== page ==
last past.
      "(e) That the said assault occurred in Clallam
          County, State of Washington.

"You are instructed that the Information likewise charges the defendant with having committed the crime of Assault in the Second Degree in two other counts: Counts II and

 Apr. 1949]          STATE v. COFFELT.                109

III refer respectively to an alleged assault committed on ........................... on the 23rd day of November, 1947, and on one............................ on the 11th day of December, 1947.

"As to Count III, the State has failed to adduce any evidence to support the charge of assault in the Second Degree. Therefore as to this count you will determine from the evidence only whether the defendant is guilty, beyond a reasonable doubt of the crime of assault in the third degree, on.................... on the 11th day of December, 1947.

"In order to convict the defendant as charged in reference to......................... [girl named in count II] you must find each and all of the matters set forth in sub-paragraphs (a) to (e) inclusive."

As to each of the counts in this case, the prosecuting witness fixed the date exactly, and as to each of the counts appellant called numerous witnesses to prove that he was not at the place indicated in the evidence produced by the state.

[2] It is the position of counsel for appellant that the portion of the instruction, lettered (d), which states that, other facts being proven, the jury may convict him if the act had been committed within a three-year period preceding the filing of the information, was improper, in view of the definite testimony which sought to establish an alibi.

We decided, in State v. Severns, 13 Wn. (2d) 542, 125 P. (2d) 659:

"It may be admitted that it is sufficient, in the absence of the defense of an alibi, to charge and prove that the act was committed on or about a certain date, and within three years next preceding the filing of the information, but when the complaining witness has fixed the exact time when the act charged was committed, and the defense is an alibi, the commission of the crime on the exact date so fixed is the controlling issue, and the jury should be instructed that they must find the act to have been committed at that time. State v. Morden, 87 Wash. 465, 151 Pac. 832."

Respondent urges that the statement just quoted was dictum, in that the judgment in the Severns case was reversed on another point, and that the statement made was merely one to help on retrial. We cannot agree with counsel.

 110    STATE v. COFFELT. [33 Wn. (2d)

The statement relating to the proof of the exact time the crime was committed, in-cases in which an alibi was made, was but one of the errors assigned in the cited case. In any event, the quoted portion of the opinion states the law, and we now definitely adopt it as a rule of decision in this state. The statement relating to the time element referred to the charges in each count. However the court modified its instruction as to that portion of count III which charged the crime of assault in the third degree. As to that part of the count, the court distinctly charged that the state must prove that the crime was committed on "the 11th day of December 1947." In our opinion, the instruction was proper, and the evidence justified the verdict in so far as count III is concerned.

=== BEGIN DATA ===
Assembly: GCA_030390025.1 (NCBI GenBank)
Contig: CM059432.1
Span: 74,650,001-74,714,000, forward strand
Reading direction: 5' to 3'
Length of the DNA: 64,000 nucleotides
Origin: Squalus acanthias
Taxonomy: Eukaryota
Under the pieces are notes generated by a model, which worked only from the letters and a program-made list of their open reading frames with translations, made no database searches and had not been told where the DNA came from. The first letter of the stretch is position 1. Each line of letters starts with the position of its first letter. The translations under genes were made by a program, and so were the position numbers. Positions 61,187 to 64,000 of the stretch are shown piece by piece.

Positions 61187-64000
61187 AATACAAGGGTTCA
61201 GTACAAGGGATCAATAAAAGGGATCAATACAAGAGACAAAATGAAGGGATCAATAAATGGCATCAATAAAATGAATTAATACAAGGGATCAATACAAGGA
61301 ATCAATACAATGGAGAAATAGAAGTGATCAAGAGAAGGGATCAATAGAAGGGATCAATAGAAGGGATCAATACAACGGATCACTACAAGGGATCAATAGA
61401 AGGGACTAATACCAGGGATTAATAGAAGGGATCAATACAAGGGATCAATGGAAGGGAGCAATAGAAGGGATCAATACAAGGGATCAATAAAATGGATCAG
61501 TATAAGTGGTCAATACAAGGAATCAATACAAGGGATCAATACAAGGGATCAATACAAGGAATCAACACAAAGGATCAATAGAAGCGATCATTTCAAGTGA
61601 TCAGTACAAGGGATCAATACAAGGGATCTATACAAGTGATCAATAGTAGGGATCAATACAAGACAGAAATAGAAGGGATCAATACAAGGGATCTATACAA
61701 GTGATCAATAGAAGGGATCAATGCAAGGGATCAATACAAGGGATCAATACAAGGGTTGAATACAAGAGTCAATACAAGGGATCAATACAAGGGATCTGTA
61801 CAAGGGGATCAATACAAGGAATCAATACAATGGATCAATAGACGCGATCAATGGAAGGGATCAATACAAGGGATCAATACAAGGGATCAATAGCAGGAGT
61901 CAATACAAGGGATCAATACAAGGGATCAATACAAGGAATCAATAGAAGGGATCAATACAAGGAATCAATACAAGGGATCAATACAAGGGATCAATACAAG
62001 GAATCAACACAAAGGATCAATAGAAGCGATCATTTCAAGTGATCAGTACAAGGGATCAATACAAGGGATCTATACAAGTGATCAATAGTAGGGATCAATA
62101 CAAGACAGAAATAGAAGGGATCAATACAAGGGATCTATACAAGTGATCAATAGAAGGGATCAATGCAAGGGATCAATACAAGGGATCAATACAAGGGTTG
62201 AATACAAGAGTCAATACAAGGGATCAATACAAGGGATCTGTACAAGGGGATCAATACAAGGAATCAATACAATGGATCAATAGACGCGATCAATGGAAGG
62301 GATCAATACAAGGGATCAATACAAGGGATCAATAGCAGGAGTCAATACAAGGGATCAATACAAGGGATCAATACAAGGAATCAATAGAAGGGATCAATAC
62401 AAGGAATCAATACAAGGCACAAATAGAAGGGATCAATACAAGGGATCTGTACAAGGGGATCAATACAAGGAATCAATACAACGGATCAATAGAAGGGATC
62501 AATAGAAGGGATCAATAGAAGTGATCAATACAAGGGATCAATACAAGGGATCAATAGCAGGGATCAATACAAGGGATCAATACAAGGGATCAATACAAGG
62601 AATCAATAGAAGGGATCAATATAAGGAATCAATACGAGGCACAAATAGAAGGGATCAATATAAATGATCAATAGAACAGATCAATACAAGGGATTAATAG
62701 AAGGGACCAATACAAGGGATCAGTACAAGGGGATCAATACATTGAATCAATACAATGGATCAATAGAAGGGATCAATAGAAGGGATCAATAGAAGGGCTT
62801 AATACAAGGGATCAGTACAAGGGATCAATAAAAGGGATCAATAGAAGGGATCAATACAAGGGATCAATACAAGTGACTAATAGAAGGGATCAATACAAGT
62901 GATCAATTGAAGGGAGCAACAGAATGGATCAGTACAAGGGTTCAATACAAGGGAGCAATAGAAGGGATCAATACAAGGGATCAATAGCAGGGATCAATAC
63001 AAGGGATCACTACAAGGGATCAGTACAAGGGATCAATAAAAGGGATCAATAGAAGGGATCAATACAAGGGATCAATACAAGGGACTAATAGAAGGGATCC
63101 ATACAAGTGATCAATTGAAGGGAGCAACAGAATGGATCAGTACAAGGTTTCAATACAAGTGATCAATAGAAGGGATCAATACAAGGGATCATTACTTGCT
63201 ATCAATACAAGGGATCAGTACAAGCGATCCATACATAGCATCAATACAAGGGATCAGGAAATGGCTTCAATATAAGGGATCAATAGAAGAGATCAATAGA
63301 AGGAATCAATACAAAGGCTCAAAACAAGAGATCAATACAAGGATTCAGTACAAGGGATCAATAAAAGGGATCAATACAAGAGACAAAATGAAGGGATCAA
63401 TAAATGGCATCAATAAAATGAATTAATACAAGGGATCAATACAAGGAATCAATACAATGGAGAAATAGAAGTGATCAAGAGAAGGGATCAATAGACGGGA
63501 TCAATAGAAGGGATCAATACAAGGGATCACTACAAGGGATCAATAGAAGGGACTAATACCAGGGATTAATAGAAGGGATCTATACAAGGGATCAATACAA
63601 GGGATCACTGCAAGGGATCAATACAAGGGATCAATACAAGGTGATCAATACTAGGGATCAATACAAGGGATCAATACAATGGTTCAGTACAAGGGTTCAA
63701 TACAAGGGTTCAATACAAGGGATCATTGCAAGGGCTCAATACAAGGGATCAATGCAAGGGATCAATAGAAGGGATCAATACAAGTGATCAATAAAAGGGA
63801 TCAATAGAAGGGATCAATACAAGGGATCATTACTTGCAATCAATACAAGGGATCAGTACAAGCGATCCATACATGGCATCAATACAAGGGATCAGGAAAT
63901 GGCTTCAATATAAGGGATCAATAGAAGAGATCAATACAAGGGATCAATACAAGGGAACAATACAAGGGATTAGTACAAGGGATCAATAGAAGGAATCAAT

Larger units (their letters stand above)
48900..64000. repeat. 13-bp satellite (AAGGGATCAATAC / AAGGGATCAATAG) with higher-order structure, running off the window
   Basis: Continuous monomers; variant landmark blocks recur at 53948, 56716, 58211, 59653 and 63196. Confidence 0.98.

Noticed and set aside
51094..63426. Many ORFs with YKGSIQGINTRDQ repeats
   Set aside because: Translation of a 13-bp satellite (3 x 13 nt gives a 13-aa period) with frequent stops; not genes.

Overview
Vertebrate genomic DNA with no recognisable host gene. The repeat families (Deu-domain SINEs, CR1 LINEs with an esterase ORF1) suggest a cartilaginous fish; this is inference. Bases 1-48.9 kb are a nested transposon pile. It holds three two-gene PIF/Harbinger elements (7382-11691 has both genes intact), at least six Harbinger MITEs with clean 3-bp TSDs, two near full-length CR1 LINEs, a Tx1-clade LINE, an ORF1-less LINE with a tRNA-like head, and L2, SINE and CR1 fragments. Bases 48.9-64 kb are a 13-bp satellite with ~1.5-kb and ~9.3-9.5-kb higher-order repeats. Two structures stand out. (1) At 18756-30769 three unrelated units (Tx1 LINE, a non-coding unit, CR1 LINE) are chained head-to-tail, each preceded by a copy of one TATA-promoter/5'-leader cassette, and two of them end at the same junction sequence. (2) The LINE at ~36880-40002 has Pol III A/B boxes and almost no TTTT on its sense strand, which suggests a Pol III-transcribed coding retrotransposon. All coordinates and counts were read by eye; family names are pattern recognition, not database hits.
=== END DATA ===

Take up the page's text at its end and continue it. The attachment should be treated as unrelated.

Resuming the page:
[3] Another issue has been presented for our consideration, but is not before us, for the reason that no assignment of error was made, as required by Rule of Supreme Court 16 (5), 18 Wn. (2d) 18-a. We have adhered to this rule in State ex rel. Linden v. Bunge, 192 Wash. 245, 73 P. (2d)516, and in Hafer v. Marsh, 16 Wn. (2d) 175, 132 P. (2d)1024.

The judgment will be reversed as to counts I and II and affirmed as to count III.

JEFFERS, C. J., BEALS, SCHWELLENBACH, HILL, and GRADY, JJ., concur.

MALLERY, J. (dissenting) - The defendant submitted no requested instruction on the defense of alibi to the court. The court correctly instructed the jury on the defense of alibi. No exception was taken to the instruction. No assignment of error is predicated upon it. So far as this case is concerned, it must be conclusively presumed that the jury was correctly instructed on the defense of alibi.

The appellant complains of subsection (d) in the third instruction of the court. It will be noticed that instruction No. 3 as set out in the opinion is a general one, applying to all of the counts in the information. The appellant was acquitted on count IV.

 Apr. 1949]          STATE v. COFFELT.           111

It will also be noticed in the instruction complained of that the date on count II is definitely fixed as of November 23, 1947, and that no date on count I is given in that instruction. The import and meaning of clause (d) in the third instruction is no more than that the offenses in all the counts must have been found to have been committed within three years last past, that being the statutory period of limitations. In the face of a correct instruction on the defense of alibi, does inclusion of subsection (d) in instruction No. 3 - "that said assault occurred within three years last past" constitute reversible error? Appellant concedes that it is a proper instruction where a defensive alibi is not interposed. Indeed, in the absence of a defense of alibi it would have been reversible error to have omitted clause (d), because it would have permitted conviction for an offense against which the statute of limitations had run.

Does that proper and usual instruction become reversible error because a defense of alibi has been interposed? I think not. Where a proper instruction is given on the de fense of alibi, I agree that it can be omitted in a case where the date relied on falls within the statutory period, and that its omission would not be reversible error, but I do not agree that including it amounts to any more than surplusage, since it only tells the jury to find the obvious fact that dates within the statute of limitations are within the statute. It was not reversible error. Whatever the rule in State v. Severns, 13 Wn. (2d) 542, 125 P. (2d) 659, may be, the record in this case allows us no opportunity to apply it, since the appellant is not complaining about the court's instruction on alibi.

I concur in the decision as to count III and dissent as to counts I and II.

STEINERT and ROBINSON, JJ., concur with MALLERY, J.